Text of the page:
EVERETT — A Sultan man accused of a bank robbery had his case thrown out because deputies took pictures of letters to his lawyer, while trying to compare his handwriting to that of a robbery note.
The state Court of Appeals overturned Adam Myers’ conviction for first-degree robbery this week, ruling his constitutional rights were violated.
In May 2021, Myers was arrested for robbing a Wells Fargo bank in Snohomish. Myers, 26, had rented a Nissan Altima, saying he was going to Bellingham, according to charging papers. He allegedly walked into the bank and asked to check his balance, but slipped the teller a note.
“Give me all your money. 100s, 50s, 20s. No dyes no trackers no alarms,” it read. The teller handed the robber a stack of cash, and he left.
Detective Judith Saarinen was assigned as the lead investigator, according to court documents.
Surveillance footage helped identify Myers as a suspect. Snohomish police searched Myers’ house, and found the handwritten note that appeared to be the one handed to the teller, according to court documents.
While Myers was in custody at the Snohomish County Jail, detective Saarinen learned Myers’ former landlord received a letter from him, according to appellate court documents. The letter, which was written in cursive, contained a confession that said Myers was forced to rob the bank by someone who threatened him with a gun, according to the appellate court ruling. This was the story he maintained when the case went to trial.
Saarinen consulted with a forensic scientist at the Washington State Patrol crime laboratory, who advised that a handwriting comparison could be conducted, but they would need more materials. The detective notified the jail, and police said they would search Myers’ cell.
Sheriff’s deputy Pavel Ryakhovskiy entered the cell and noticed several handwritten papers on his desk. The deputy took pictures of 10 different documents, then emailed the images to detective Saarinen.
Saarinen noticed documents titled, “the story,” “haircut” and “notes about defense.” According to the appellate decision, the detective was concerned the documents contained privileged material, so she “closed her email and did not read anything further.”
The detective sent an email to Tyler Scott, the deputy prosecutor in charge of Myers’ case, about the privileged attorney-client communications. Scott asked the documents be reviewed by an “uninvolved detective,” David Bilyeu, who determined several documents contained “privileged communications.”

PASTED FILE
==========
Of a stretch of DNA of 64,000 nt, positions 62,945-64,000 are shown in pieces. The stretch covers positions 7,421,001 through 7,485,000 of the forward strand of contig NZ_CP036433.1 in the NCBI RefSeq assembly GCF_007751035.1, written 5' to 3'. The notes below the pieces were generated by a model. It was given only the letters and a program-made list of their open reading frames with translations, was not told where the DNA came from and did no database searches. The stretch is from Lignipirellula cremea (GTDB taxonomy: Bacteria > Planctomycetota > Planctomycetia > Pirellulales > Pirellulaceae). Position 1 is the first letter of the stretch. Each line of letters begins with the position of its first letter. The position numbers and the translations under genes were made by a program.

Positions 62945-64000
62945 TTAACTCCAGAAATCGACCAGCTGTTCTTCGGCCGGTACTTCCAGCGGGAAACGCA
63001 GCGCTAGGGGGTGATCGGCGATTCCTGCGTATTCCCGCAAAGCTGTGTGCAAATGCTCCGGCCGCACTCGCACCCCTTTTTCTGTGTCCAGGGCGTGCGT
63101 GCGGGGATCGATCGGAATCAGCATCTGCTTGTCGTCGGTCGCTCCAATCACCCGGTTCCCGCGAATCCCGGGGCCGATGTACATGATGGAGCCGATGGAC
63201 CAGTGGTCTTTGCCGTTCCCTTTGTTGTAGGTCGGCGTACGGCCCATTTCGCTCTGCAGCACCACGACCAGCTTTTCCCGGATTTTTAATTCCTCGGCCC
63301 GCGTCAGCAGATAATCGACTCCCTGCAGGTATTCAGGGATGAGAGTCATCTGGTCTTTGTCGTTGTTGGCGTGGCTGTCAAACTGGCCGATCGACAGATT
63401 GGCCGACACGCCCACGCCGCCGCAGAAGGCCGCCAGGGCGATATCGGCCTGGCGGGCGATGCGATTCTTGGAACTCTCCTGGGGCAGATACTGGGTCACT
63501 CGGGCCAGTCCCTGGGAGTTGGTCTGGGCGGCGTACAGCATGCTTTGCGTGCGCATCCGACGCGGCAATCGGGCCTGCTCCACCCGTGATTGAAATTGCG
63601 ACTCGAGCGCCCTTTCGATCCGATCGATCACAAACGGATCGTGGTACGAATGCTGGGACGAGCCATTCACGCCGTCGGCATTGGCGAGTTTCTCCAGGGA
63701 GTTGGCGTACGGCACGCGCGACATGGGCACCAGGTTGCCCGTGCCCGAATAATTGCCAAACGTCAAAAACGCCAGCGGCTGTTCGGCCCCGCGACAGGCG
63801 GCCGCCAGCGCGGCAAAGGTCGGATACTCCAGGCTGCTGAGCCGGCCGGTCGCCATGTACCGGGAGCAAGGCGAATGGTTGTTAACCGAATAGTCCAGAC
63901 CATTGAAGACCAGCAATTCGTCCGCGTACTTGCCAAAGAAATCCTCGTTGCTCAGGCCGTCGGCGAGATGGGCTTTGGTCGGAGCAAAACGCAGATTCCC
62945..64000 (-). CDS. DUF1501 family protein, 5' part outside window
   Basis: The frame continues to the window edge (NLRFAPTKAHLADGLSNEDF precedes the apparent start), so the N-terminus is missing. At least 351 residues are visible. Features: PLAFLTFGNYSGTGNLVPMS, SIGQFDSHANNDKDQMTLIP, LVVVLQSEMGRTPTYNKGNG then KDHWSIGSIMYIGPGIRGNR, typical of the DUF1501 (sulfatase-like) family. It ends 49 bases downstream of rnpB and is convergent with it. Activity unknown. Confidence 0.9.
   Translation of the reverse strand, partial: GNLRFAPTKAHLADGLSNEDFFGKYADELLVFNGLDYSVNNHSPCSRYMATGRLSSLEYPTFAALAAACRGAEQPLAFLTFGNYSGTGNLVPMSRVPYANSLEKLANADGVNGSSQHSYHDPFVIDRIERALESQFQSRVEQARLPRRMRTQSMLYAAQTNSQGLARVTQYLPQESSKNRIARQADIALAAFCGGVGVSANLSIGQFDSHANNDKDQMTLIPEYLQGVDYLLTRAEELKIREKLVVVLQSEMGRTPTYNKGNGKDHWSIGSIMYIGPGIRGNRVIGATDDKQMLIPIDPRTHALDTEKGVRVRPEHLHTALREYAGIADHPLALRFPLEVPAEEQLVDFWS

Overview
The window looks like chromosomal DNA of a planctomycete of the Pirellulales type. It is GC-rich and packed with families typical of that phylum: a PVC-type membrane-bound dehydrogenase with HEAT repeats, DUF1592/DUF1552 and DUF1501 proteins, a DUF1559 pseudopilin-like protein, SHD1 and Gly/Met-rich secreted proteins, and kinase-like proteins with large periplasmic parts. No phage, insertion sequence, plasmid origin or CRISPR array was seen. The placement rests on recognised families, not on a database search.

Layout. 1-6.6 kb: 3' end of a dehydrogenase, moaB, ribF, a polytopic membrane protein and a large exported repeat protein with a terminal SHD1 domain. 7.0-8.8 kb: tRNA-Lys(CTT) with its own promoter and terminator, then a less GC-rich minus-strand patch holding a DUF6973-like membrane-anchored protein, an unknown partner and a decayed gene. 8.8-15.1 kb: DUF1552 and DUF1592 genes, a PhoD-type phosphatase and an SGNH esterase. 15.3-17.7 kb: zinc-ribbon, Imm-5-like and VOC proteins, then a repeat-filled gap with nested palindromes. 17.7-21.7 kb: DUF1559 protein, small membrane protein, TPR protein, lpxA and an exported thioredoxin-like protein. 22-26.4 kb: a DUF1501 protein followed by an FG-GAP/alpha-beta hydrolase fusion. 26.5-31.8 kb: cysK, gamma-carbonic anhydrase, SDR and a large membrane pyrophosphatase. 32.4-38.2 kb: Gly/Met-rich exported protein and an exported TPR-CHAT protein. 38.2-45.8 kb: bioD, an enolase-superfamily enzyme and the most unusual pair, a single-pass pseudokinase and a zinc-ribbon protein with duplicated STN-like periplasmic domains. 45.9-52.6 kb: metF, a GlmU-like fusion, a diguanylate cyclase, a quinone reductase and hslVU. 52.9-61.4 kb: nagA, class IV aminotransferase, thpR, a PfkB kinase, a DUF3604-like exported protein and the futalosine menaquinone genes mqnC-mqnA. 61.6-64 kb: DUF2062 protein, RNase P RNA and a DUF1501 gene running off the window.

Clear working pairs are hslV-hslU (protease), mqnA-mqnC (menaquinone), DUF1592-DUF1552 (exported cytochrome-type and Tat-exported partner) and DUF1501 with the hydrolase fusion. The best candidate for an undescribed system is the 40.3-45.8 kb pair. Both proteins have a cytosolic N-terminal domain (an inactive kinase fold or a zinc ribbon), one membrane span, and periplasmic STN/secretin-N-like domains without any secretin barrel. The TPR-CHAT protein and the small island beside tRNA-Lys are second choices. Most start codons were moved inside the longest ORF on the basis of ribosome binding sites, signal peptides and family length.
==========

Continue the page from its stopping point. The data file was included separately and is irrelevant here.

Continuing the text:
Detective Saarinen told deputy Ryakhovskiy to return to Myers’ cell and take pictures of papers that “did not look like legal documents,” according to court papers. The deputy decided to not take pictures of documents that were on lined paper and looked “neat.” Bilyeu later testified that four out of these five documents contained privileged communication.
On Sept. 27, 2021, Myers’ attorney Erika Bleyl moved to dismiss the case based on “government misconduct.” Superior Court Judge Edirin Okoloko denied the motion “finding that there was no prejudice taken against the defendant,” according to court records. However, the judge ordered the documents in question needed to be destroyed and that Bilyeu and Ryakhovskiy could not testify at trial.
After hearing testimony, the court decided Ryakhovskiy “did not share the documents with the prosecutor or anyone else,” even though the deputy testified he shared them with Bilyeu at the direction of prosecutors, according to court documents.
“The conduct here does not rise to the level of egregiousness where prejudice should be presumed,” the trial court ruled.
The Court of Appeals found once it’s established that a defendant’s Sixth Amendment right was violated, there is a “presumption of prejudice to the defendant that can only be rebutted if the State proves beyond a reasonable doubt that the defendant suffered no prejudice.”
The case went in front of a jury later in the month in Judge Richard Okrent’s court, and Saarinen testified, as did the defendant.
A jury convicted Myers in November 2021. Myers immediately appealed.
According to the appellate decision, there was “definitive evidence” that a “state actor” read the privileged attorney-client communications, because Bilyeu confirmed he reviewed the documents in their entirety, doing so at the discretion of the lead detective on the case, with the blessing of prosecuting attorneys, according to the appellate ruling.
Finally, the appellate judges ruled the decision to have another sheriff’s deputy review the privileged materials, instead of a neutral judicial officer, further violated Myers’ constitutional rights.
“This (was) no sanction at all on the government actors, who appear to have genuinely believed that their conduct was wholly appropriate,” the court wrote, “so there is no discouragement from engaging in similar behavior in the future.”
According to the appellate court, it was an error egregious enough to reverse the conviction. The case now will return to Snohomish County.
Myers’ attorney did not immediately return a Daily Herald reporter’s phone call Thursday.
Michael Held, the Snohomish County prosecutor’s chief of staff, said state attorneys were reviewing the decision and “assessing our options” for the next step.